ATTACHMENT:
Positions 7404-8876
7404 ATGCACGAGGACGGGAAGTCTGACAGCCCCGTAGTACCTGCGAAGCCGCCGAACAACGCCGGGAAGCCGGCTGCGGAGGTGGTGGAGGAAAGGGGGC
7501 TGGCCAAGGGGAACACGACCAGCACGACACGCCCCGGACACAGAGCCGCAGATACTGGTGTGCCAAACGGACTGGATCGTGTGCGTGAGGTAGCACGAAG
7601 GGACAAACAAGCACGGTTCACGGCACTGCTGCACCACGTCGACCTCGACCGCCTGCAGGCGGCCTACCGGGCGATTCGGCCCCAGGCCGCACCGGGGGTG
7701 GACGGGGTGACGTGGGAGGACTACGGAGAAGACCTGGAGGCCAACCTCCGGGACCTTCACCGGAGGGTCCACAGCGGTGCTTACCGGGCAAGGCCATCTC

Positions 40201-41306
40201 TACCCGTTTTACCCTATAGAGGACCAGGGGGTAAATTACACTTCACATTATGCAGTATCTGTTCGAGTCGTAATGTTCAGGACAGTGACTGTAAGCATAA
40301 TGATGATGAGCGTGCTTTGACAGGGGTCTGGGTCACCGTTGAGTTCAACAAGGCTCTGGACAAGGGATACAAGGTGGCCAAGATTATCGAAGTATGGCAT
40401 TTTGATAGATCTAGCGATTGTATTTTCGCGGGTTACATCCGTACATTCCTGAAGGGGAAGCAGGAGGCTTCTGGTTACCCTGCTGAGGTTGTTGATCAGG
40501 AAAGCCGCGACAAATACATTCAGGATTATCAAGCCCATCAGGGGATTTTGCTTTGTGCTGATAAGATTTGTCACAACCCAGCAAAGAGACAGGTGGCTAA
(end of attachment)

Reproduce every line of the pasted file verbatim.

Positions 7404-8876
7404 ATGCACGAGGACGGGAAGTCTGACAGCCCCGTAGTACCTGCGAAGCCGCCGAACAACGCCGGGAAGCCGGCTGCGGAGGTGGTGGAGGAAAGGGGGC
7501 TGGCCAAGGGGAACACGACCAGCACGACACGCCCCGGACACAGAGCCGCAGATACTGGTGTGCCAAACGGACTGGATCGTGTGCGTGAGGTAGCACGAAG
7601 GGACAAACAAGCACGGTTCACGGCACTGCTGCACCACGTCGACCTCGACCGCCTGCAGGCGGCCTACCGGGCGATTCGGCCCCAGGCCGCACCGGGGGTG
7701 GACGGGGTGACGTGGGAGGACTACGGAGAAGACCTGGAGGCCAACCTCCGGGACCTTCACCGGAGGGTCCACAGCGGTGCTTACCGGGCAAGGCCATCTC

Positions 40201-41306
40201 TACCCGTTTTACCCTATAGAGGACCAGGGGGTAAATTACACTTCACATTATGCAGTATCTGTTCGAGTCGTAATGTTCAGGACAGTGACTGTAAGCATAA
40301 TGATGATGAGCGTGCTTTGACAGGGGTCTGGGTCACCGTTGAGTTCAACAAGGCTCTGGACAAGGGATACAAGGTGGCCAAGATTATCGAAGTATGGCAT
40401 TTTGATAGATCTAGCGATTGTATTTTCGCGGGTTACATCCGTACATTCCTGAAGGGGAAGCAGGAGGCTTCTGGTTACCCTGCTGAGGTTGTTGATCAGG
40501 AAAGCCGCGACAAATACATTCAGGATTATCAAGCCCATCAGGGGATTTTGCTTTGTGCTGATAAGATTTGTCACAACCCAGCAAAGAGACAGGTGGCTAA